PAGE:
298 results found
Choi W, Skelton EA, Pettit J, et al., 2016, A generic hybrid model for the simulation of three-dimensional bulk elastodynamics for use in nondestructive evaluation, IEEE Transactions on Ultrasonics Ferroelectrics and Frequency Control, Vol: 63, Pages: 726-736, ISSN: 1525-8955
A three-dimensional (3-D) generic hybrid model is developed for the simulation of elastic waves in applications in nondestructive evaluation (NDE) that efficiently links different solution strategies but, crucially, is independent of the particular schemes employed. This is an important step forward in facilitating rapid and accurate large-scale simulations, and this advances the two-dimensional (2-D) generic hybrid methodology recently developed by the authors. The hybrid model provides an efficient and effective tool for creating highly accurate simulations that model the wave propagation and scattering, enabling the interpretation of inspection data; the new methodology is verified against other numerical simulations. Furthermore, its deployment to simulate wave reflection from side-drilled holes (SDHs), comparing the results with experimental measurements, provides a realistic demonstration as well as further validation.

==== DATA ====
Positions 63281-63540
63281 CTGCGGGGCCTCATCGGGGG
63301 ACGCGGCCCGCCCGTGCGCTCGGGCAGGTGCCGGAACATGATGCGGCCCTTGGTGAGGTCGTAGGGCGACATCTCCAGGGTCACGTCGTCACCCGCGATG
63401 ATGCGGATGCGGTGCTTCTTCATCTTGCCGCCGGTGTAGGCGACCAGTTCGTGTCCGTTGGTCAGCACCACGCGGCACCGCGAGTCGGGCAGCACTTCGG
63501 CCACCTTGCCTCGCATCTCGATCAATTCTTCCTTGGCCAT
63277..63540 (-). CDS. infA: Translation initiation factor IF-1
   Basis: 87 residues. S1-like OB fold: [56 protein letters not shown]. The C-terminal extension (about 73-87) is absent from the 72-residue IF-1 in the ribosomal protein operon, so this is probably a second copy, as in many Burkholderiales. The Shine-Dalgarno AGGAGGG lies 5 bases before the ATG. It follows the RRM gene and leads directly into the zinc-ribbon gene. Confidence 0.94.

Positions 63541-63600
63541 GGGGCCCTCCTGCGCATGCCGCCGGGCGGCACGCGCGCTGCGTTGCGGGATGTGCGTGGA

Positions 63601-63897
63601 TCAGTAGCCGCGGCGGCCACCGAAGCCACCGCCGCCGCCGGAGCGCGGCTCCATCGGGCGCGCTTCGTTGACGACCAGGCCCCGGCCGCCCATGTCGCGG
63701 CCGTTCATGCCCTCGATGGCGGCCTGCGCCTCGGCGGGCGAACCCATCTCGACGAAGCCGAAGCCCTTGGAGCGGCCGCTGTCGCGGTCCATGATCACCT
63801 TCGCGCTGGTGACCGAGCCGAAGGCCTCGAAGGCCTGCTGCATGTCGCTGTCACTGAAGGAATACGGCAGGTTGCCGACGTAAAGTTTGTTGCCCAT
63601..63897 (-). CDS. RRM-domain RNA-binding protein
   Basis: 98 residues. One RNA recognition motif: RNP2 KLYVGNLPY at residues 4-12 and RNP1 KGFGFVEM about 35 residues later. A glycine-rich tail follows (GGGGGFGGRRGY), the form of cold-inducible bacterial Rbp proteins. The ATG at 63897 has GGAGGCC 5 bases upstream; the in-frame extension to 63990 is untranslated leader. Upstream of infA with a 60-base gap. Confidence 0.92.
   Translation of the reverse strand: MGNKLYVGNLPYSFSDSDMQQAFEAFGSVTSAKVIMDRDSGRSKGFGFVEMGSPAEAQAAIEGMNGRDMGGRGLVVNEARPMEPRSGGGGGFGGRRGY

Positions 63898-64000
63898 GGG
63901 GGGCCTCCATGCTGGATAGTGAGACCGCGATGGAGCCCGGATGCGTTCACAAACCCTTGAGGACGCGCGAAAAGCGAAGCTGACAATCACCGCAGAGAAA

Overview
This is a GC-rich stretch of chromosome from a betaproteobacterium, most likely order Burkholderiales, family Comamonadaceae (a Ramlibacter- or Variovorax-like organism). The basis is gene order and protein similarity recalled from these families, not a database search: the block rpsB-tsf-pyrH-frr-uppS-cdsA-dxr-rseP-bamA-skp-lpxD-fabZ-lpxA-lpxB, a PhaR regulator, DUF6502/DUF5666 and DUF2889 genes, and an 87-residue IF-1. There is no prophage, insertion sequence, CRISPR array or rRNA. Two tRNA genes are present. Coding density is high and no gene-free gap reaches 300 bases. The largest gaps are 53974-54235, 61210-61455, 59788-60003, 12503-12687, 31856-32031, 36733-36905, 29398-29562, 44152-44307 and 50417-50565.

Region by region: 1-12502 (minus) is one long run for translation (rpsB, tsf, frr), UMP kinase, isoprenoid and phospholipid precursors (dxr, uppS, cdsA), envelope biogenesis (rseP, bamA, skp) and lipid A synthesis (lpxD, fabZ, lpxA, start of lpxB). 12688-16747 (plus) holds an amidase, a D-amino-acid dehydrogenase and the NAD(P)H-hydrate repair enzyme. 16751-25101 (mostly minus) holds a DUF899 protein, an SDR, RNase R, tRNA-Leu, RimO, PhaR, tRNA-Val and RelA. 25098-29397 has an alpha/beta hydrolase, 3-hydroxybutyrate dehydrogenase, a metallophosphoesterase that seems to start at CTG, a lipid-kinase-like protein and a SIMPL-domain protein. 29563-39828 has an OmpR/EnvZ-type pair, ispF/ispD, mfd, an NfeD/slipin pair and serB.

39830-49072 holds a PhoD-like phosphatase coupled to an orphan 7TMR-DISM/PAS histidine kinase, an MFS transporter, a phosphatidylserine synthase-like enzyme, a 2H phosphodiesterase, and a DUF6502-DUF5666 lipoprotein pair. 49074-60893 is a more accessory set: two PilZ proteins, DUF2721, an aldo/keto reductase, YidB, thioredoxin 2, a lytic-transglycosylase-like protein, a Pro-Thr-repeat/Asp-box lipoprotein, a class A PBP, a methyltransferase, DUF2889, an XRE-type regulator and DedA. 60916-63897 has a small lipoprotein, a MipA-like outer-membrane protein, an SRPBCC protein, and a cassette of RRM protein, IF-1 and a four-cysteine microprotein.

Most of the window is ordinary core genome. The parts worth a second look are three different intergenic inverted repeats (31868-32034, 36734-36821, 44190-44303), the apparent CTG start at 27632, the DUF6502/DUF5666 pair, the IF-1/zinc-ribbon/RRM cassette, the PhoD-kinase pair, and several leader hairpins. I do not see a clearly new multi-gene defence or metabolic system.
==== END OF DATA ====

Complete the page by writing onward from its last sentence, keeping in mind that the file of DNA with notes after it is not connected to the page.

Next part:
Hernando Quintanilla F, Lowe MJS, Craster RV, 2015, Full 3D dispersion curve solutions for guided waves in generally anisotropic media, Journal of Sound and Vibration, Vol: 363, Pages: 545-559, ISSN: 1095-8568